Journal article

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Reciprocal regulation of carbon monoxide metabolism and the circadian clock

  • Klemz, Roman Laboratory of Chronobiology, Charité Universitätsmedizin Berlin, Germany
  • Reischl, Silke Laboratory of Chronobiology, Charité Universitätsmedizin Berlin, Germany
  • Wallach, Thomas Laboratory of Chronobiology, Charité Universitätsmedizin Berlin, Germany
  • Witte, Nicole Institute of Pharmacology, Center for Cardiovascular Research CCR, Charité Universitätsmedizin Berlin, Germany
  • Jürchott, Karsten Laboratory of Chronobiology, Charité Universitätsmedizin Berlin, Germany
  • Klemz, Sabrina Laboratory of Chronobiology, Charité Universitätsmedizin Berlin, Germany
  • Lang, Veronika Laboratory of Chronobiology, Charité Universitätsmedizin Berlin, Germany
  • Lorenzen, Stephan Bernhard-Nocht-Institut, Hamburg, Germany
  • Knauer, Miriam Institute of Pharmacology, Center for Cardiovascular Research CCR, Charité Universitätsmedizin Berlin, Germany
  • Heidenreich, Steffi Institute of Pharmacology, Center for Cardiovascular Research CCR, Charité Universitätsmedizin Berlin, Germany
  • Xu, Min Department of Cell and Developmental Biology, University College London, UK
  • Ripperger, Jürgen A. Division of Biochemistry, Department of Biology, University of Fribourg, Switzerland
  • Schupp, Michael Institute of Pharmacology, Center for Cardiovascular Research CCR, Charité Universitätsmedizin Berlin, Germany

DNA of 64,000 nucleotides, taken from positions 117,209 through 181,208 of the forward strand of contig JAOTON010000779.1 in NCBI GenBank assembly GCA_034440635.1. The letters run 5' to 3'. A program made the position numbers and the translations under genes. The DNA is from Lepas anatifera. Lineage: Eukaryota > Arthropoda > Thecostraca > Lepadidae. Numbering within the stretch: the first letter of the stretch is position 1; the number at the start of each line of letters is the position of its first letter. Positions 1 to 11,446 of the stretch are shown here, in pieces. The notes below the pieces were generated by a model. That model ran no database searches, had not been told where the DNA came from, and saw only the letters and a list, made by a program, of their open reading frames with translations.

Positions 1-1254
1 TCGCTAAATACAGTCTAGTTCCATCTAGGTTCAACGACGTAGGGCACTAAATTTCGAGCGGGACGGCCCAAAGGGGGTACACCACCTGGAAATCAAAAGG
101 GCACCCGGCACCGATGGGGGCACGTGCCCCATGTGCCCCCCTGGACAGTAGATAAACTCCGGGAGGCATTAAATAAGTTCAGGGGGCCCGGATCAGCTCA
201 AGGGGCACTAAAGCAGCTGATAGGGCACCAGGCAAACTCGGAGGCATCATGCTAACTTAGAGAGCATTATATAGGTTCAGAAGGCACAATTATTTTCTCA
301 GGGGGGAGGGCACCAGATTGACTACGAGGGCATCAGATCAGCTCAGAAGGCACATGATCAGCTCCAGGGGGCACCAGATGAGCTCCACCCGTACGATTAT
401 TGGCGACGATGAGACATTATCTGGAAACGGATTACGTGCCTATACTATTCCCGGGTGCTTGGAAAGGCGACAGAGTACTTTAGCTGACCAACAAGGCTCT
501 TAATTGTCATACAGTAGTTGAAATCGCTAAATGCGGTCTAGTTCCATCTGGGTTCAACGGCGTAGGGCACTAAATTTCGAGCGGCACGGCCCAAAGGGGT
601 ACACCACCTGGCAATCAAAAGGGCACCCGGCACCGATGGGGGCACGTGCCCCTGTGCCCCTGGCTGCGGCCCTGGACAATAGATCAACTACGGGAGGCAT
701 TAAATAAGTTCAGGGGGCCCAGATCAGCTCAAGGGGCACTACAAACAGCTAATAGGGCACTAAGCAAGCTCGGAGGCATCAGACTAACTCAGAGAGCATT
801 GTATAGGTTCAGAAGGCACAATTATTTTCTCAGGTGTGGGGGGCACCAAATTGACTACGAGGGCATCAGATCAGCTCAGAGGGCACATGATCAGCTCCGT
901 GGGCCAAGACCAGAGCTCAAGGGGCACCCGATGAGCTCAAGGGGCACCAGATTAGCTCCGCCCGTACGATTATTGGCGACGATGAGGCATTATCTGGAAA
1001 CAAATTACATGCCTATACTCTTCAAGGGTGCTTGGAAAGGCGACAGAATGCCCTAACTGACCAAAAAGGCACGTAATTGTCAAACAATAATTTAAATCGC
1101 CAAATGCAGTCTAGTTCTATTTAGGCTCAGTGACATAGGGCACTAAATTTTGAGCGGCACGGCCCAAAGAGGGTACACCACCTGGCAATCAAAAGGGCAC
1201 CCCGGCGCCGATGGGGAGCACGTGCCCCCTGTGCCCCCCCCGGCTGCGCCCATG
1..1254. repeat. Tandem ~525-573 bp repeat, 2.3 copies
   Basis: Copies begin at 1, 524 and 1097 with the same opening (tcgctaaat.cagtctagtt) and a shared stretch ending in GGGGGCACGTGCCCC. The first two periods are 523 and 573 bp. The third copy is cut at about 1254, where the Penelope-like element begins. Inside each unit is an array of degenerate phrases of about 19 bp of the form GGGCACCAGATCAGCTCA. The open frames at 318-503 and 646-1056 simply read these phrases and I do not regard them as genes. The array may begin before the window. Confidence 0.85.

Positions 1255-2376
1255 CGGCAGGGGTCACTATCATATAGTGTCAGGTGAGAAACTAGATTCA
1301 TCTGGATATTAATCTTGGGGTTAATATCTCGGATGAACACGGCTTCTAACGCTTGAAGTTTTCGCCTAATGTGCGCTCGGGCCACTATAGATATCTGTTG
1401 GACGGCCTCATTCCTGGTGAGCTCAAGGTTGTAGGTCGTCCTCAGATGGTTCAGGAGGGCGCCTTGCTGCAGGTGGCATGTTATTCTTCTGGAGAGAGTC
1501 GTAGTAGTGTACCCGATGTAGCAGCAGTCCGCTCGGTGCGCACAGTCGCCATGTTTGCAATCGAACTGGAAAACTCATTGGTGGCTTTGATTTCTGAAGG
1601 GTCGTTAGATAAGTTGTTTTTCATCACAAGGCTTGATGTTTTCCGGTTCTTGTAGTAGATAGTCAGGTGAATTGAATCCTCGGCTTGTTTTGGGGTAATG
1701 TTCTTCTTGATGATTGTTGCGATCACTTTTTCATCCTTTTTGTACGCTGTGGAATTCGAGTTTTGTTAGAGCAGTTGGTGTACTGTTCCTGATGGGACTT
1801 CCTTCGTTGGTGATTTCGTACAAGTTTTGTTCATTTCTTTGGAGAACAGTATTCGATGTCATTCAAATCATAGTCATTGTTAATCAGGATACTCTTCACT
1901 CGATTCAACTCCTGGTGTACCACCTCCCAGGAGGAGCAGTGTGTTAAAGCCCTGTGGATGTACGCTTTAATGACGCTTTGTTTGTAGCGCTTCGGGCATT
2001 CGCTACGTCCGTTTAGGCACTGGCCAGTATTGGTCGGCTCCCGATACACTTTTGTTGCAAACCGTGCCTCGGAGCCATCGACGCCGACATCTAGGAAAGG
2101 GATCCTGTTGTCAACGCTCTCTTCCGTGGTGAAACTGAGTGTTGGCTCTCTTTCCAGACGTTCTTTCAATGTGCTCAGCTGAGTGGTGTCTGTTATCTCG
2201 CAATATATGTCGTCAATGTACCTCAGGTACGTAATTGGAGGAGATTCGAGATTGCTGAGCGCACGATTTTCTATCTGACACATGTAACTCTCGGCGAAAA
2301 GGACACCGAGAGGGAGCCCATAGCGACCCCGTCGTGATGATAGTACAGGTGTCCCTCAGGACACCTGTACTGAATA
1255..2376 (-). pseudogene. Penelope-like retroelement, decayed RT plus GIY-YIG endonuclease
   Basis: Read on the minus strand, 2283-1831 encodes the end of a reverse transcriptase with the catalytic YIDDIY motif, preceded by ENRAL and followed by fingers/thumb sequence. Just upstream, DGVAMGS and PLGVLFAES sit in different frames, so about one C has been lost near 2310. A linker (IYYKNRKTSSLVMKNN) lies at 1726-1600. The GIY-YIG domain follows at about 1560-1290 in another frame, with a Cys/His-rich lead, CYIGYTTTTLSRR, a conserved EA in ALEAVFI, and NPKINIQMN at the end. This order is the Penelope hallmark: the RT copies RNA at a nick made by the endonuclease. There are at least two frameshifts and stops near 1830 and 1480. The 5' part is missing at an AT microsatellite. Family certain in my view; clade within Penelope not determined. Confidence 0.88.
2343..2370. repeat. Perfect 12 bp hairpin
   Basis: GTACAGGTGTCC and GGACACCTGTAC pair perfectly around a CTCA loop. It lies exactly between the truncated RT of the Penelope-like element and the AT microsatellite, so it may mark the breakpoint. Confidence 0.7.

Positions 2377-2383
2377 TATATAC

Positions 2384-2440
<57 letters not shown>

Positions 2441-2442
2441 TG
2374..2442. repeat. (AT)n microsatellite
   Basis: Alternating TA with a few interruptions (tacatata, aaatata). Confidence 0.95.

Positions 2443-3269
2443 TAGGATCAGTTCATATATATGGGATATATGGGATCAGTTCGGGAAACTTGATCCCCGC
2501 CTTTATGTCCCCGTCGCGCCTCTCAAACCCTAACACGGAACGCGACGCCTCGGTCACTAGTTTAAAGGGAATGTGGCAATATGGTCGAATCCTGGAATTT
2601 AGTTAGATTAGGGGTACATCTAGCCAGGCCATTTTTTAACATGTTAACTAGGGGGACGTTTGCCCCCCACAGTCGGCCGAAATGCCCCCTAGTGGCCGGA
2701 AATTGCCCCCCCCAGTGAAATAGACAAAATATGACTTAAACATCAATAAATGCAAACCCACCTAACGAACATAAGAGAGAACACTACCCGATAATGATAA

• Stanewsky, Ralf Department of Cell and Developmental Biology, University College London, UK - Westfälische Wilhelms-Universität Münster, Germany
  • Kramer, Achim Laboratory of Chronobiology, Charité Universitätsmedizin Berlin, Germany
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    01.01.2017
Published in:
  • Nature Structural & Molecular Biology. - 2017, vol. 24, no. 1, p. 15-22
English Circadian clocks are cell-autonomous oscillators regulating daily rhythms in a wide range of physiological, metabolic and behavioral processes. Feedback of metabolic signals, such as redox state, NAD+/NADH and AMP/ADP ratios, or heme, modulate circadian rhythms and thereby optimize energy utilization across the 24-h cycle. We show that rhythmic heme degradation, which generates the signaling molecule carbon monoxide (CO), is required for normal circadian rhythms as well as circadian metabolic outputs. CO suppresses circadian transcription by attenuating CLOCK– BMAL1 binding to target promoters. Pharmacological inhibition or genetic depletion of CO-producing heme oxygenases abrogates normal daily cycles in mammalian cells and Drosophila. In mouse hepatocytes, suppression of CO production leads to a global upregulation of CLOCK–BMAL1-dependent circadian gene expression and dysregulated glucose metabolism. Together, our findings show that CO metabolism is an important link between the basic circadian-clock machinery, metabolism and behavior.
Faculty
Faculté des sciences et de médecine
Department
Département de Biologie
Language
  • English
Classification
Biology
License
License undefined
Identifiers
Persistent URL
https://folia.unifr.ch/unifr/documents/305297
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